About Me

Ithaca, New York
MWF, now officially 42, loves long walks on the beach and laughing with friends ... oh, wait. By day, I'm a mid-level university administrator reluctant to be more specific on a public forum. Nights and weekends, though, I'm a homebody with strong nerdist leanings. I'm never happier than when I'm chatting around the fire, playing board games, cooking up some pasta, and/or road-tripping with my family and friends. I studied psychology and then labor economics in school, and I work in higher education. From time to time I get smug, obsessive, or just plain boring about some combination of these topics, especially when inequality, parenting, or consumer culture are involved. You have been warned.

Sunday, January 27, 2013

#107: San Miguel

San Miguel, by T. C. Boyle
(New York: Viking, 2012)
"This latest novel from Boyle (The Women; When the Killing's Done) portrays two families living and working on barren San Miguel Island off the coast of California. In 1888 Marantha Waters leaves her comfortable life on mainland California and moves out to San Miguel with her adopted daughter and husband, a steely Civil War veteran convinced that he'll have success sheep ranching on the island. Marantha is seriously ill, but instead of breathing the clean, restorative air she expected, she must live in a drafty, moldy shack in a damp environment where the sun rarely shines. Years later, in 1930, Elise Lester, newly wed at 38, moves to San Miguel with her husband, Herbie, a World War I veteran. Though Herbie has his highs and lows, they are happy, and they have two daughters. The outside world learns of their pioneering ways, and they achieve a celebrity Herbie hopes will translate into additional income. Then World War II arrives, and with war in the Pacific, their insular island location may no longer be a refuge"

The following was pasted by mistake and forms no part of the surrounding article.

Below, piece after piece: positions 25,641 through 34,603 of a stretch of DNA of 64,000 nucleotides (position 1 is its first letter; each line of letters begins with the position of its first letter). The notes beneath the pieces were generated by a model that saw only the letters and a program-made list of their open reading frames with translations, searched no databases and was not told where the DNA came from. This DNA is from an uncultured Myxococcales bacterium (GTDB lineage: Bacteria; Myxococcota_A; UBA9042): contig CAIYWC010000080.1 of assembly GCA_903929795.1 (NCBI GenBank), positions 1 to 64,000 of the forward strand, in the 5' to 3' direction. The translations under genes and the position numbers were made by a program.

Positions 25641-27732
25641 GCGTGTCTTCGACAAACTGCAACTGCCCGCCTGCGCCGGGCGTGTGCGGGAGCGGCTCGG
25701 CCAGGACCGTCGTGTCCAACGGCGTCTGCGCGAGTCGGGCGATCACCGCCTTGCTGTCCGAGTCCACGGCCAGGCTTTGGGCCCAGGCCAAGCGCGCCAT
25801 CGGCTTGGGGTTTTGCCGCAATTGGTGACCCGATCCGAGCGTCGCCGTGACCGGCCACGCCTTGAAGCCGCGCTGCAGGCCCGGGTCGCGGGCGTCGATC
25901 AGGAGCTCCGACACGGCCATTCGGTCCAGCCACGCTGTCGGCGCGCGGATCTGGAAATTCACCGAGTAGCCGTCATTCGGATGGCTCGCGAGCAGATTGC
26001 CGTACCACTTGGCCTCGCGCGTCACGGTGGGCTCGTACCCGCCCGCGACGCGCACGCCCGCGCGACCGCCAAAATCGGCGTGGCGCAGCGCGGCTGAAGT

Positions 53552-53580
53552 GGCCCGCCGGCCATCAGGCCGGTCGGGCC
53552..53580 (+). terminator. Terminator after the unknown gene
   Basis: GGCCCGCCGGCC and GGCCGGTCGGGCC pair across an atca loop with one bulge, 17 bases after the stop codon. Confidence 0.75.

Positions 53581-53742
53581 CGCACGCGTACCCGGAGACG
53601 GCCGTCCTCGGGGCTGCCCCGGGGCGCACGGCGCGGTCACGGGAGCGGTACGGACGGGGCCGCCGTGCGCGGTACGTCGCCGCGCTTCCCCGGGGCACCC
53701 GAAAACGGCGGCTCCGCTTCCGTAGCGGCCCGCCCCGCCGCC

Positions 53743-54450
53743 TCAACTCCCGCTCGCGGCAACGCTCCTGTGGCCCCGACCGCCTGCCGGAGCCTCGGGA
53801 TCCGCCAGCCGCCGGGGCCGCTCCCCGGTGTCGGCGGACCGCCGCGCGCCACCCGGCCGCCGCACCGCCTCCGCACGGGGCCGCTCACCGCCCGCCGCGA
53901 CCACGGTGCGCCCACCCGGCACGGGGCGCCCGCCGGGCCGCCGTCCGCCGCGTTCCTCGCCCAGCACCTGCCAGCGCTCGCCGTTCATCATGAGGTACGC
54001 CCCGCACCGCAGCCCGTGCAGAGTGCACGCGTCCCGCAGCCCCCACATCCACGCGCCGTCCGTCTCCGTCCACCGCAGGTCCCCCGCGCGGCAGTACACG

Opening Line:
"She was coughing, always coughing, and sometimes she coughed up blood."

My Take:
I don't think I'll ever be quite as transported by another of Boyle's books as I was by The Tortilla Curtain, but I know that's my problem. He's a fascinating writer, very skilled technically and with recurring themes (humans vs. nature, government vs. the civilian everyman or -woman, and with the addition of this to When the Killing's Done, apparently the Channel Islands) I enjoy. Intriguing characters here, especially if they were based on real people ... which would explain why the story seems not to have much of a real ending.

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